New Deal with Bally Sports North Unlikely to Increase Twins’ Offseason Spending

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The Minnesota Twins have a new deal lined up with Diamond Sports Group that is expected to keep their games on Bally Sports North for one more season. Under the newly minted one-year partnership, which is expected to be signed off on by a bankruptcy judge on Friday, the same exact broadcasting terms as recent seasons are expected to apply.

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That’s bad news for cord-cutting fans in the local TV market, who were all but promised they’d finally have a direct-to-consumer viewing option to watch the Twins play in 2024. But they aren’t the only ones who are sure to be disappointed by these most recent developments.

When Minnesota Twins president of baseball operations Derek Falvey first went public with the organizations plans to cut payroll for the 2024 season, he pointed to the salary scale-back as a direct effect to all the uncertainty surrounding $65 million in revenue that was in jeopardy, after their TV deal with Bally Sports North (Diamond Sports Group) ended and wasn’t renewed, following the 2023 season.

So sure, it’s no surprise that the streaming generation of Twins fans are taking the weekend’s news hard. But this new deal is expected to cover up to 85% of the $65 million the Pohlads were so worried about losing, at least. That must mean the Twins are going to spend at least a large portion of the $25 to $30 million they cut out of the player payroll right?

New deal with Diamond Sports Group (Bally) won’t lead to more Minnesota Twins spending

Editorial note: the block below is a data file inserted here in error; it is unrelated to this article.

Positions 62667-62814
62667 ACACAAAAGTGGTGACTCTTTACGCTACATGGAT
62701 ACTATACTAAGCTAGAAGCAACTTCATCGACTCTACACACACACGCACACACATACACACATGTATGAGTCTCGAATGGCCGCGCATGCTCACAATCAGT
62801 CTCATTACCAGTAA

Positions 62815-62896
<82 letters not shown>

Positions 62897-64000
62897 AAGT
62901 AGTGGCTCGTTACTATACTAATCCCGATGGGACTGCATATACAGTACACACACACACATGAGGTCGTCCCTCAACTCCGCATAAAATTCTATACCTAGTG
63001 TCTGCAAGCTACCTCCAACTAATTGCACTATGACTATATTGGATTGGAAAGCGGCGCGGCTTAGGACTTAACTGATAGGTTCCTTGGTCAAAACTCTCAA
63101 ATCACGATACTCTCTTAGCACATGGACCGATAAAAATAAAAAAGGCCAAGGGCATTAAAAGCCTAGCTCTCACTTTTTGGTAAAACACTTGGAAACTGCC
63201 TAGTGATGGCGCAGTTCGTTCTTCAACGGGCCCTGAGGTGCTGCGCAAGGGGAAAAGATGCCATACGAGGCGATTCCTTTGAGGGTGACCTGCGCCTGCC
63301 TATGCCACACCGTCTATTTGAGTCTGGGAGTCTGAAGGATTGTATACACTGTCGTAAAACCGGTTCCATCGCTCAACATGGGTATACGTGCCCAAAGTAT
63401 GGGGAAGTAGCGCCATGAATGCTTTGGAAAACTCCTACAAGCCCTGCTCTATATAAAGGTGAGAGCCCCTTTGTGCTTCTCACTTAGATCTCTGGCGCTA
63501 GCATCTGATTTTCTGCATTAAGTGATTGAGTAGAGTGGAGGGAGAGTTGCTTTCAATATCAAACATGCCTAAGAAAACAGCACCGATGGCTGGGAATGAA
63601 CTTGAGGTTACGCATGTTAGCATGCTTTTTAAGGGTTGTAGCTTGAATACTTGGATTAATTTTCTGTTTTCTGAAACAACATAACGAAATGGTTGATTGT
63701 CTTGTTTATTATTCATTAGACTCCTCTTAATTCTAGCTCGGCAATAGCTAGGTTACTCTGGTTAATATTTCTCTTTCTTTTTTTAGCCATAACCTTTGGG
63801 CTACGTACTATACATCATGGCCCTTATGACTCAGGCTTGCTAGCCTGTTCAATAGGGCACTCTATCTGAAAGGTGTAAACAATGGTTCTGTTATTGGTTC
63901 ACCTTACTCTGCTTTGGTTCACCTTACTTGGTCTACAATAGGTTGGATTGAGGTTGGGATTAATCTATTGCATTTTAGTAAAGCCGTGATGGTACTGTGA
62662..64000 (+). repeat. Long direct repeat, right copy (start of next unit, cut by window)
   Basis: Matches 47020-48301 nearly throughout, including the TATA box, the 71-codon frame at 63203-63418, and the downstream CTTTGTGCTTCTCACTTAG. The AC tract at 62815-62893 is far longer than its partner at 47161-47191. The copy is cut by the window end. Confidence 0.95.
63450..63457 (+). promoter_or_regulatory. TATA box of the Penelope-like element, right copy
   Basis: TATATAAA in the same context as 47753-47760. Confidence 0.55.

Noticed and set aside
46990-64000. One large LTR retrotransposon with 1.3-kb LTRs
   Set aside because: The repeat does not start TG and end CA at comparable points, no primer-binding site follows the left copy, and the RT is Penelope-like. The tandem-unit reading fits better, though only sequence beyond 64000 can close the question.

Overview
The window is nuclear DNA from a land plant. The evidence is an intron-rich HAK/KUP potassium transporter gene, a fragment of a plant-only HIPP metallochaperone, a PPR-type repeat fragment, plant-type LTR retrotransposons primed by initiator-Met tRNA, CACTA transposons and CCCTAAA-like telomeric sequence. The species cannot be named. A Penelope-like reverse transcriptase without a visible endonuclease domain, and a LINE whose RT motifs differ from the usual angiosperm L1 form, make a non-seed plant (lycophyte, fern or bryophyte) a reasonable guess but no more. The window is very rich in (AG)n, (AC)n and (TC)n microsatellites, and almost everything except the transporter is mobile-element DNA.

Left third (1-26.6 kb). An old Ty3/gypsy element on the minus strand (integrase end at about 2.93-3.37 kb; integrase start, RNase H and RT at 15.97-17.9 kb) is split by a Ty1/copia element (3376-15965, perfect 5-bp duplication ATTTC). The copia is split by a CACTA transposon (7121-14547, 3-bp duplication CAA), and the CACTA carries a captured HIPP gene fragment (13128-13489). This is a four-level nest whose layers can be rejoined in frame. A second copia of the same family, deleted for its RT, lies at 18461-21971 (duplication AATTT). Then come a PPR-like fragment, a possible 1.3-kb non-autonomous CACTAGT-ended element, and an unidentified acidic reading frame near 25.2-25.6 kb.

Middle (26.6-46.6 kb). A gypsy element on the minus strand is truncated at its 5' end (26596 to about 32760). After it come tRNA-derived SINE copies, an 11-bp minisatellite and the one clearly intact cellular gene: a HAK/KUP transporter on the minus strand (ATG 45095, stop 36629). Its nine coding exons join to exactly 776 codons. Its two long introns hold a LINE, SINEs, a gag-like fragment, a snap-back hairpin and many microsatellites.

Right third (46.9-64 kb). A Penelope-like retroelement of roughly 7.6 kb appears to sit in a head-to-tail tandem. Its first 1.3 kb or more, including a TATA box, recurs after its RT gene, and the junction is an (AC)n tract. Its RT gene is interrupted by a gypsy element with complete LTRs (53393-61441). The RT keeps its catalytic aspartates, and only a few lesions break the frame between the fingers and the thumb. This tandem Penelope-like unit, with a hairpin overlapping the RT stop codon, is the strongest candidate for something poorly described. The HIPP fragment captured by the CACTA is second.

MLB: Wildcard-Toronto Blue Jays at Minnesota Twins
Jesse Johnson-USA TODAY SportsCredit: Jesse Johnson-USA TODAY Sports

Blake Snell anyone? Jordan Montgomery? Well… not so fast, says Darren Wolfson (KSTP, SKOR North). Joe Pohlad apparently gave a strict edict at the VERY beginning of the offseason that the Twins were planning to cut $25 million in player salaries, whether they figured the TV situation out or not.

Judd: ‘Do we think the stability of [the Twins knowing what they are going to get for TV money help ease self-imposed salary ceilings] or does it not help because [those were going to be cut no matter what]?’

Wolfson: “Yeah, the latter. I mean, my understanding is Joe Pohlad, it was an edict very very early in the offseason, like early November, even before the GM meetings. That, ‘hey payroll is going to be cut pretty significantly’.”

“It would be nice, right? I mean the idea is, after you win a playoff series for the first time in forever… like now’s the time to spend, you know, retain Sonny Gray or go get Blake Snell or Jordan Montgomery right? I mean we’d love it right? But it just… it was never the cards.”

Bad look for Minnesota Twins organization trying to rebuild trust in fanbase

This is sad to hear, even if it’s unsurprising. Hopefully, the Pohlad ownership group surprises the baseball world and realizes that this is the wrong time to be cutting back player salaries. That they have a golden opportunity to assert their dominance in the AL Central, if they’d just be willing to spend what they did in 2023.

Any other season, following one of the best in recent franchise history, we’d all be demanding the Twins spend more, in order to take advantage of an open window at a World Series run. Instead, they’ve successfully lowered expectations to the point where we’d all be excited just to find out they were keeping player payroll at the same level as last year

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But… it appears that’s even too much to ask. As of now, it appears the whole TV money excuse was exactly what many expected it to be from the beginning. Just an excuse… to be cheap.

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